The Uterine Cycle
The uterus is where a fertilized egg will implant and develop. However, the uterus is receptive to implantation for only a short time each month. The uterine cycle is a series of events that occur to prepare the endometrium or inner lining of the uterus to be ready for possible implantation. The events of the uterine cycle are regulated by the estrogen and progesterone produced by the ovaries during the ovarian cycle.
The uterine cycle is divided into three phases: the menstrual phase (menses), the proliferative phase and the secretory phase.
Menses (Days 1-5)
Menstruation or menses is marked by the degeneration of the endometrium. The endometrium is a layer of cells, glands and blood vessels that is dependent on the ovarian hormones (estrogen and progesterone) to remain viable and healthy. In the absence of sufficient hormonal support, this layer of tissue dies and detaches from the deeper muscular layer of the uterus and sloughs off into the lumen of the uterus where it exits the body through the vaginal canal resulting in the blood and tissue flow associated with the menstrual period. The first day of menstrual bleeding is designated as day 1 of the menstrual cycle.
Proliferative (Pre-ovulatory) Phase
At the completion of menses, the functional layer of the endometrium has been sloughed off and must be replaced. The regeneration of the functional layer is under the control of estrogen. Recall that during the follicular phase of the ovarian cycle, estrogen levels increase. Estrogen stimulates stromal cells from the basal layer of the endometrium and epithelial cells that were not lost during menses (mainly from the lower portion of the uterus and near where the fallopian tube attach) to increase in number or proliferate. The stromal cells replace the connective tissue portion of the endometrium and the epithelial cells produce the glandular portion. As these cells increase in number the endometrium thickens from about 0.5 mm to about 5.0 mm. Additionally, spiral arteries arise to feed the new tissue and glandular structures develop. During this phase, estrogen also induces the endometrial cells to express large numbers of progesterone receptors in preparation for the events of the next phase of the cycle. This phase is completed at about the time of ovulation.
Secretory (Postovulatory) Phase
After ovulation, the luteal stage of the ovarian cycle gets underway and progesterone levels rise. The progesterone binds to the progesterone receptors in the endometrium. Under the influence of progesterone, the endometrial glands enlarge, coil, and begin to produce a glandular secretion high in nutritious organic molecules such as glycogen. Also, progesterone stimulates the rapid expansion of the spiral arteries in the endometrium. During the Secretory Phase, progesterone encourages the development of a very vascular and glandular endometrium capable of secreting fluids, nutrients and supplying blood to an implanted embryo. Progesterone also has an anti-estrogen effect and prevents further proliferation of the endometrial cells.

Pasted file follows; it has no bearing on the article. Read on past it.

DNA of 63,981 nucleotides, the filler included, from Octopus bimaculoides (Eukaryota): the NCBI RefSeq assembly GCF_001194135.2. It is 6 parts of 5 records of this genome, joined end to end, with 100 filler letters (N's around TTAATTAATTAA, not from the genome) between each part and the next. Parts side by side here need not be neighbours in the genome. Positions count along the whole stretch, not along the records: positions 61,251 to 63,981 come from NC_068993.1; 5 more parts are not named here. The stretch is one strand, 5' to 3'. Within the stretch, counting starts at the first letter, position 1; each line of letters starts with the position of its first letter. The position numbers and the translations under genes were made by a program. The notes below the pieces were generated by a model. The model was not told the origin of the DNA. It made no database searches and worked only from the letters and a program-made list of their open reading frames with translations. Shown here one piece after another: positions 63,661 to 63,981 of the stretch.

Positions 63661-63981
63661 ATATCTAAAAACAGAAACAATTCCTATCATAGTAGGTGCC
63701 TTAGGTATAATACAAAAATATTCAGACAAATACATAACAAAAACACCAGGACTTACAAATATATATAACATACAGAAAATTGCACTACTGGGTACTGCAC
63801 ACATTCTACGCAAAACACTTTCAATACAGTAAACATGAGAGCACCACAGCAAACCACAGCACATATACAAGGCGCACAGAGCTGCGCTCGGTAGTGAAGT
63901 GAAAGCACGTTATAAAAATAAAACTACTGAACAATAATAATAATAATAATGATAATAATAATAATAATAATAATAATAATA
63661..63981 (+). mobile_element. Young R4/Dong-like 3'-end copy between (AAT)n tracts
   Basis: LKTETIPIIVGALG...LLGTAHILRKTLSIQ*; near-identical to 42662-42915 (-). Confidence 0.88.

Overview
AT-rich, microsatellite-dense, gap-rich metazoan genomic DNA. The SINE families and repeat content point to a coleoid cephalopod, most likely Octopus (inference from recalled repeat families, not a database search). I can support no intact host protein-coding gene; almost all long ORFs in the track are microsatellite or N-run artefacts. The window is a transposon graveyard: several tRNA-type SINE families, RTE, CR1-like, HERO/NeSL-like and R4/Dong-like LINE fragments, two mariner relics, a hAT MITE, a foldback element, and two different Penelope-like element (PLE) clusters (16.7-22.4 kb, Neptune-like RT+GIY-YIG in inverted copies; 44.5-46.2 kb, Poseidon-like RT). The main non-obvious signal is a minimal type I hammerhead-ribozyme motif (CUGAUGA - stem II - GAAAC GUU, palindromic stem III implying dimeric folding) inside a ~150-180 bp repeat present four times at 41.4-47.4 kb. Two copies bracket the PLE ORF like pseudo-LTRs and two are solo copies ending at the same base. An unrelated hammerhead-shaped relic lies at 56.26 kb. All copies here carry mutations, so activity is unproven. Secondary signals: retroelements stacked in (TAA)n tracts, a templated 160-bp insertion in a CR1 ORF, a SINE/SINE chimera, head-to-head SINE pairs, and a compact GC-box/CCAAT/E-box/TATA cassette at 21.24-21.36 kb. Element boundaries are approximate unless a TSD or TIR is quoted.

Recall that the corpus luteum degenerates at the end of the luteal stage of the ovarian cycle unless there is a pregnancy. With the degeneration of the corpus luteum, progesterone (and estrogen) levels decrease. Without this hormonal support, the spiral arteries spasm rhythmically, leading to constriction of the blood vessels reaching the endometrium. The spasms last longer and longer resulting in a reduction in levels of oxygen and the tissues become ischemic. This eventually leads to the death of the endometrial tissue and the shedding of the lining, starting the cycle again.
The image, shown again below, illustrates how the ovarian and uterine cycles are coordinated. It also demonstrates the time period involved in these cycles. While the cycles are shown on a 28-day time frame, in reality, there is great variability in cycle length. The follicular phase represents the cause of most of this variability with some research showing follicular phases ranging from 11 to 27 days. The luteal stage for most women is generally more consistent at about 14 days, although occasional variability of 7 to 15 days has been recorded (Fehring, 2006).
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